The Silver-Haired Girl

The Silver-Haired Girl

The legend of Stellar, the silver-haired girl, is as ancient as gravity.

Oppress, a supernatural being, was envious of Stellar and the light she created. Since the beginning of time, Oppress had been cast into darkness. He was bitter. Maybe being bitter is why he was thrown into darkness. Or perhaps the darkness caused him to be bitter. No one is certain.

It is certain that he trapped Stellar’s psychic energy and she grieved. She cried and he caught her tears in a vast jar which he placed at the farthest edge of the world. As time passed he watched her suffer. The more the girl languished the more overwhelmed Oppress became. The jar was eventually grown over with lichen and moss which concealed the luminescence of the tears within.

Ultimately, Oppress began to tire and no longer wanted to stand vigil over Stellar. He made a bargain with her: If he released her, Stellar would forever give up spinning light. She would thus be content with the light she had already spun.

Yet, this is how the organ of the universe played. On the day that Oppress freed her, Stellar broke open the jar of tears and scattered them throughout the emptiness. Everyplace a tear landed a brilliant star formed. Until this day, those same stars hear the wishes of children and the hopes of the lost.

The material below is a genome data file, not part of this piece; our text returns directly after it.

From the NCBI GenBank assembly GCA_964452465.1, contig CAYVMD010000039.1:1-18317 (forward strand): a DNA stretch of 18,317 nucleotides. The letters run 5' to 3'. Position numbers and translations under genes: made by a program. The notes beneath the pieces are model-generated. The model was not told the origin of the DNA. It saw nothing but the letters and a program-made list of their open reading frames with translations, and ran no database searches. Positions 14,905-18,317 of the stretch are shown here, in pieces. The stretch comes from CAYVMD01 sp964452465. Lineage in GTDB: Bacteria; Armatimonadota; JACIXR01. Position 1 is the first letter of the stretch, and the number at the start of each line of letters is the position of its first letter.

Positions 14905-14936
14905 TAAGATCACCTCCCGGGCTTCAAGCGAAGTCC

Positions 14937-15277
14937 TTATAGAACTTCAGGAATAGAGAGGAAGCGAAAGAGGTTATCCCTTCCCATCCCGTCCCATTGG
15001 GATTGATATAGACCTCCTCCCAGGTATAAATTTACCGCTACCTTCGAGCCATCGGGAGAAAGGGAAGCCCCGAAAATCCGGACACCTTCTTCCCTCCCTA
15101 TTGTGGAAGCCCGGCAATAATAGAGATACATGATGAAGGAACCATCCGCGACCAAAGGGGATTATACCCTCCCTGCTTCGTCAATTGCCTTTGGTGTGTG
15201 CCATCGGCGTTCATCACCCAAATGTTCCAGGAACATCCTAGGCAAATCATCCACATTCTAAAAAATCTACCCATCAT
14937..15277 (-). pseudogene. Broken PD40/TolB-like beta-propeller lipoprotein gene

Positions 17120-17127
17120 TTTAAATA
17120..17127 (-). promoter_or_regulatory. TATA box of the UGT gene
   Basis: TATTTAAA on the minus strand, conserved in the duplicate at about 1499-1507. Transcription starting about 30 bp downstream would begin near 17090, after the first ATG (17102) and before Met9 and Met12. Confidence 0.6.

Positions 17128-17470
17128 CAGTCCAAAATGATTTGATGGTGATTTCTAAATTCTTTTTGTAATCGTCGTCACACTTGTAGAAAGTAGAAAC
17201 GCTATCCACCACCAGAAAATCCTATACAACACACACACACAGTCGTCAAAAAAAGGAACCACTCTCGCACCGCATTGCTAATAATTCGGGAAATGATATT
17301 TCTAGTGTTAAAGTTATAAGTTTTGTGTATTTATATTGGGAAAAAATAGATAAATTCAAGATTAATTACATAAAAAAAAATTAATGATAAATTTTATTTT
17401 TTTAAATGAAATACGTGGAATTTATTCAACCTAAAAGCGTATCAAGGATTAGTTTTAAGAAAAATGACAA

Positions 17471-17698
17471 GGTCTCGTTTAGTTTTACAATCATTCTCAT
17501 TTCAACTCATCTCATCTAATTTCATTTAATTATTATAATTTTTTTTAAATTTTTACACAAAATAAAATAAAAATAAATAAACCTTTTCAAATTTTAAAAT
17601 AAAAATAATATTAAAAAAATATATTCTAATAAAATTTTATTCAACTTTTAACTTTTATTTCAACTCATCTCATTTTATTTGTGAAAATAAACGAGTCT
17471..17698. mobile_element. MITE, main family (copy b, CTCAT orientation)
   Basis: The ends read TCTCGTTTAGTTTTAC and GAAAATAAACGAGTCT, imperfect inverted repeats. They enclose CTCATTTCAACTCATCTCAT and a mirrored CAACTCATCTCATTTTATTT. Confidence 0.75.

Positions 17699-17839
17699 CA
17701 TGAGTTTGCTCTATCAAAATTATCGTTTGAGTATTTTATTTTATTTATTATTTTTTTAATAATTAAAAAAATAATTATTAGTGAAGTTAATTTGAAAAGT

The silver-haired girl remains free but Oppress still lingers in darkness having never quite recovered from his malicious stunt.

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Brenda Bishop Blakey

081612

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Written February 24, 2012

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Process Notes: I wrote the story as a contest submission to the Flash Fiction Chronicles String of 10 contest for 2012. Alas, my humble story did not win. Here are the instructions and the prompt words.

The String-of-10 Contest challenges writers to choose four out of ten prompt words and use them in a story of 250 or fewer words, and an aphorism is provided for inspiration but does not need to be used in the story. The prompt words for String-of-10 FOUR were: JAR — MOSS — GRAVITY — EDGE — CAST — STAND — ORGAN — TIRE — BITTER — WAGE. The aphorism was:“Freedom is a possession of inestimable value.” — Marcus Tullius Cicero

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Here is the link to the winning story: http://www.everydayfiction.com/when-elliot-let-go-by-troy-farah/

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